An amazing fact of modern life is that when you turn on a faucet in your home, fresh, clean water comes out. The water comes out due to water pressure. Where does the water pressure come from?
Municipal water systems are pressurized by a combination of gravity, water towers and pumps. Most municipal water systems get their water from surface water such as a lake, river or reservoir. They may also pump water from an aquifer which requires pumps.
After the water is extracted from it’s source, it is treated and purified at a water treatment plant. From there a combination of gravity and pumps deliver water at pressure. For some water systems the source water, whether a reservoir, river or lake, is above the users and gravity alone provides the water pressure.
Water systems also use a combination of pumps and water towers. Water towers use gravity to provide water during high use periods. Typically, water towers are designed to hold an entire day’s worth of water for their service areas. Water from water towers during the day when there is higher demand and are refilled by pumps at night.
Suppose an area has a 500 gallon per minute daily average usage. The minute-to-minute usage will vary widely, with the highest usage typically being in the morning when everyone showers, cooks and brushes teeth, etc. Water towers help meet this demand. Water towers allow the pumps to run at a constant velocity, without having to vary widely to meet varying demand.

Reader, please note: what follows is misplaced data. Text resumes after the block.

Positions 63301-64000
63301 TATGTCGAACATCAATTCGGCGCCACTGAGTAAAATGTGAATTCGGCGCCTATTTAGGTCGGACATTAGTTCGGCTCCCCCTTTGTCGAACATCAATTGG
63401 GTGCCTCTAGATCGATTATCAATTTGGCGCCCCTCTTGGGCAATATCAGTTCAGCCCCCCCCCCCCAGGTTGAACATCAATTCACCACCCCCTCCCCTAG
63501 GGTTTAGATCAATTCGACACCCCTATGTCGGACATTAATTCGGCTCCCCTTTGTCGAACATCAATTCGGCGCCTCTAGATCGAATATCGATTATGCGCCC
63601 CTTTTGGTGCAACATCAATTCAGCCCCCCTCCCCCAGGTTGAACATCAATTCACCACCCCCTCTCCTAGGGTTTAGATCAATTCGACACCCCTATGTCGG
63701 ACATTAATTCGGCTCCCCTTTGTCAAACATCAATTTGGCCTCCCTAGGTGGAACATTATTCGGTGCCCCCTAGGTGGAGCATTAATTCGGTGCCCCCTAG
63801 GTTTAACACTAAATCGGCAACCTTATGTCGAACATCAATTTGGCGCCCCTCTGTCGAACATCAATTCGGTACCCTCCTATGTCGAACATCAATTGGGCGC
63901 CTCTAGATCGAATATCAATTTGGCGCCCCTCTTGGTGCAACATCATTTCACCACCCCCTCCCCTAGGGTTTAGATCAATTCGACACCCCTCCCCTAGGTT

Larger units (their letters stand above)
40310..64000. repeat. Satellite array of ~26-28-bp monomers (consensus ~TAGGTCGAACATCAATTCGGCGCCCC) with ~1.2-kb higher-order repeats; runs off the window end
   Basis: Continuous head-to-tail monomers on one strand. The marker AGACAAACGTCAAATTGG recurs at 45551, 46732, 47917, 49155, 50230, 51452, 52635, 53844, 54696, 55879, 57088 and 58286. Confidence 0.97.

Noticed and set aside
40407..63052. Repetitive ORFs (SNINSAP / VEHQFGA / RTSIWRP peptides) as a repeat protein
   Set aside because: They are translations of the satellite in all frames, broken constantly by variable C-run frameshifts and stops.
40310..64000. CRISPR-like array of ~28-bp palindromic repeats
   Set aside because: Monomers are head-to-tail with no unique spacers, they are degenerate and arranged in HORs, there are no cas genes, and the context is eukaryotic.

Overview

Another type of “water tower” used to be used but are actually “standpipes.” Here’s a description from St. Louis City Water:
Before modern pumping methods, the steam-driven pumps that were used to send water throughout the city created large surges in pressure, often causing the pipes to rattle and shake. This also caused multiple-story houses to have difficulty getting water to upper floors. Standpipes (large vertical pipes in which a column of water rose and fell to prevent surges) were built to equalize water pressure. For aesthetic purposes, towers were built to hide the standpipes.
There used to be over 500 of these water tower standpipes all over the U.S. but now due to modern pumping technology they are obsolete. Now there are only seven of them – three of which are in St. Louis. Here are some pictures: